boats-and-church-booth-bay-harbor-maineBoothbay Harbor
Continuing west on Highway 1, follow the road for 25 miles until you come to the exit for the southbound ME-27. Take it for 11 miles until you come to the quaint village of Boothbay Harbor, where people have been coming to rejuvenate their spirits for a very long time. The old traditions of shipbuilding and ice cutting can be explored by visiting the Historical Society. The air is alive with the smells of sea salt and mussels, and carries the cries of the gulls as they soar overhead. At night, eat your fill of Maine lobster sautéed in butter, as you watch the sky fill with reds and oranges at sunset.

Returning to Highway 1, journey west for a little over 20 miles until you come to Freeport, a popular destination for day-trippers. It’s home to one of the largest outlet centers in the region, with more than 100 stores. Nature walks through Wolfe’s Neck Farm present a chance to get some fresh air and exercise, or you can take advantage of a sailboat tour across the bay.

When it’s time to head back, continue west on Highway 1 until you come to I-295. Twenty-five miles later, you’ll find the exit for the southbound I-95, which will get you back to your origin point of Kittery. Assuming, of course, that Boothbay Harbor doesn’t beguile you as it has so many who’ve come along that way before.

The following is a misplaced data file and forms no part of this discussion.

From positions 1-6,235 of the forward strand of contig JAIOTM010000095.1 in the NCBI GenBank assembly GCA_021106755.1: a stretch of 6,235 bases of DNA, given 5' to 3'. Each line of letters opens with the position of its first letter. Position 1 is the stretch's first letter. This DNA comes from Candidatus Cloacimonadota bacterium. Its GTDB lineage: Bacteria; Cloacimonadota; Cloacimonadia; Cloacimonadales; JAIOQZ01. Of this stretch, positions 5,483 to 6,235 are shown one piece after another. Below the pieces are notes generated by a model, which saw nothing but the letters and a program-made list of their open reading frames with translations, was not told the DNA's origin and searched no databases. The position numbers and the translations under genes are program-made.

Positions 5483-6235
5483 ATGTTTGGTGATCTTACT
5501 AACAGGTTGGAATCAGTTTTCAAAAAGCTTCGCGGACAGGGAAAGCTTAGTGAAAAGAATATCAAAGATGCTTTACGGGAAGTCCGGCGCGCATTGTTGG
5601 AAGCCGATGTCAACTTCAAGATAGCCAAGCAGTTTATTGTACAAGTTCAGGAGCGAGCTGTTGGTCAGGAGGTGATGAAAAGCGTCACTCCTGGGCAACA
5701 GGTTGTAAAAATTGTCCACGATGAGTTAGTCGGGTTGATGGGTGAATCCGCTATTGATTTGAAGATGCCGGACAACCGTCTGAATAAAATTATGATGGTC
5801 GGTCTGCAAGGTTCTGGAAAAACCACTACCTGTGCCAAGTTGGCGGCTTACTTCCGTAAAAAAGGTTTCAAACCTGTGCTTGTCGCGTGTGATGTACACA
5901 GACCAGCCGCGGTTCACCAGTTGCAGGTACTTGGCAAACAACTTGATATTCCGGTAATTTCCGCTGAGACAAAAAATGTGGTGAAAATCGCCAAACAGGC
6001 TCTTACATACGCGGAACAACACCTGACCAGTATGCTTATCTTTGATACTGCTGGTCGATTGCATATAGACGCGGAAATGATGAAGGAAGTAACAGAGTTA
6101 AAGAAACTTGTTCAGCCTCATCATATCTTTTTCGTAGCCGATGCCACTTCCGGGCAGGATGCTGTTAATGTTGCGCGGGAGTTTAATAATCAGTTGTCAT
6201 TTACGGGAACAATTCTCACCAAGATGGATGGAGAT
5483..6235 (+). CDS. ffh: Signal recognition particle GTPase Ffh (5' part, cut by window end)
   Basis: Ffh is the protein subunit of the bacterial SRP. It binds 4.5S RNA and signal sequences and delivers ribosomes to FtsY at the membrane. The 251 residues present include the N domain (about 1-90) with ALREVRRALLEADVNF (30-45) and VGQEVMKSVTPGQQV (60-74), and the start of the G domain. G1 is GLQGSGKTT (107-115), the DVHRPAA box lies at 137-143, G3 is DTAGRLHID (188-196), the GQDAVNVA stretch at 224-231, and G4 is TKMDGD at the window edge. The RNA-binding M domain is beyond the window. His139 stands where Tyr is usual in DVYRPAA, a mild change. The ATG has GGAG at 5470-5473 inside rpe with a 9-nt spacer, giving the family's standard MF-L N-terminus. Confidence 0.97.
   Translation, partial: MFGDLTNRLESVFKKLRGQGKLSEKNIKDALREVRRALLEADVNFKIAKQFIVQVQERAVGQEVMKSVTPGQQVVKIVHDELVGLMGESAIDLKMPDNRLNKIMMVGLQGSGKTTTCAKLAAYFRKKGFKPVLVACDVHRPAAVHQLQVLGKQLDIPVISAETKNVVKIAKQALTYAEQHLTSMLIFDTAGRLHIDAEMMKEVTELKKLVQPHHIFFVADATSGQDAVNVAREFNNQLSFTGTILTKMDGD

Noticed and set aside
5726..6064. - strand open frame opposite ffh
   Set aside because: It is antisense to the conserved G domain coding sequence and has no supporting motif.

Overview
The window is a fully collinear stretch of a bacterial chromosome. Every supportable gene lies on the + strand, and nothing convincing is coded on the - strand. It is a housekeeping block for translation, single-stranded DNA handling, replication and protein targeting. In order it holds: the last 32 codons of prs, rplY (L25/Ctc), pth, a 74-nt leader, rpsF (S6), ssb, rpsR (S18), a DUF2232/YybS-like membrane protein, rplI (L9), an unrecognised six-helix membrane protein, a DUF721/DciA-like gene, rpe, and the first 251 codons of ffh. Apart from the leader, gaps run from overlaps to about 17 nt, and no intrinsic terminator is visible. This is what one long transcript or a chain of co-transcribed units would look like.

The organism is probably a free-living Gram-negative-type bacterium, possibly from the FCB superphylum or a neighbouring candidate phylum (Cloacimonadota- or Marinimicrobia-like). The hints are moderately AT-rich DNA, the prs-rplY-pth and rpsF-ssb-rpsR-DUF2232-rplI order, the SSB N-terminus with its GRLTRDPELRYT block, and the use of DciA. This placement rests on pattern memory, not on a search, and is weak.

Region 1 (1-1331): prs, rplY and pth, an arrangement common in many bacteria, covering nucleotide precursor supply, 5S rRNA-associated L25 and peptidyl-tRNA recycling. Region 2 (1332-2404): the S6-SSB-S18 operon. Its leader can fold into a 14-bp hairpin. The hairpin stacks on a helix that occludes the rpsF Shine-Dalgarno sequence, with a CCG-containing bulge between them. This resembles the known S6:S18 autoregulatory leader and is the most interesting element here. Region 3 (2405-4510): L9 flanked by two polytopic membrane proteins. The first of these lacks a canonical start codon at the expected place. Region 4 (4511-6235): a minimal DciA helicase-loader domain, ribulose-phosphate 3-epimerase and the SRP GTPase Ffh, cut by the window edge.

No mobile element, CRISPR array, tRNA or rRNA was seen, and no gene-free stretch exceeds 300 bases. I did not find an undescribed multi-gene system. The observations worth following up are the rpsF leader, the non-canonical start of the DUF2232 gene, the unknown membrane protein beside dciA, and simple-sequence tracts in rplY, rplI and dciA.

Where to Stay: Park the RV at Wells Beach Resort, a private pet-friendly campground featuring 215 large gravel RV sites with full hookups. On the Northern end of your trip, you can enjoy lakeside camping and guided bass fishing at the Augusta West Lakeside Resort Kampground in Winthrop, just 8 miles west of Augusta. If you find yourself traveling farther north, try the Pumpkin Patch RV Resort in Hermon, just outside of Bangor. It’s a pet-friendly campground with large gravel RV sites in a quiet country setting.

Leave a Reply


  1. Pingback: bsw solar

  2. Don Turner

    Parking in Boothbay Harbor is a little tight for Class C’s. My pickup is tricky at times. Eat at Kaler’s. Great! Moody’s Diner on the north side of Waldoboro has Nationally known pies. Don’t pass up a lobster roll at Red’s lunch on the left just before the bridge leaving Wiscasset for turnoff to Boothbay Harbor. DeMillos on Commercial St. next to Casco Bay is a converted ferry made into a fine waterfront restaurant. Bring a lot of toll money and taxes. Our lawmakers went crazy this year against out-of- staters.

  3. Alan, I don’t see why not. If the roads can handle a large vehicle like an RV then you shouldn’t have any problems driving it everywhere you want to go on the trip. If in doubt, call ahead to your destinations to see if they have parking for larger vehicles.

    Darthvagrant: Perhaps the next time you’re closer to New England you can try this trip through Maine. In the meantime there are several other “one tank trips” in other states and provinces that should be closer to where you are. Let me know which state/province you’re interested in and let’s see if I can point you in the right direction for a great “one tank trip” without all the driving just to get there.


  4. alan richards

    Sounds great!! We are headed that way in mid September. Did not want to drag a dinghy on a car dolly as it’s too much trouble. Can we do the trip out of our Class C without an extra car?

    A. Richards

  5. Darthvagrant

    I’m sure that “one tank trip” is delightful. Sadly, the 953+ miles nessessary for me to travel to initiate the trip sort of shoots the “one tank” trip concept to hell. That’s really too bad. I’ve NEVER been to Maine.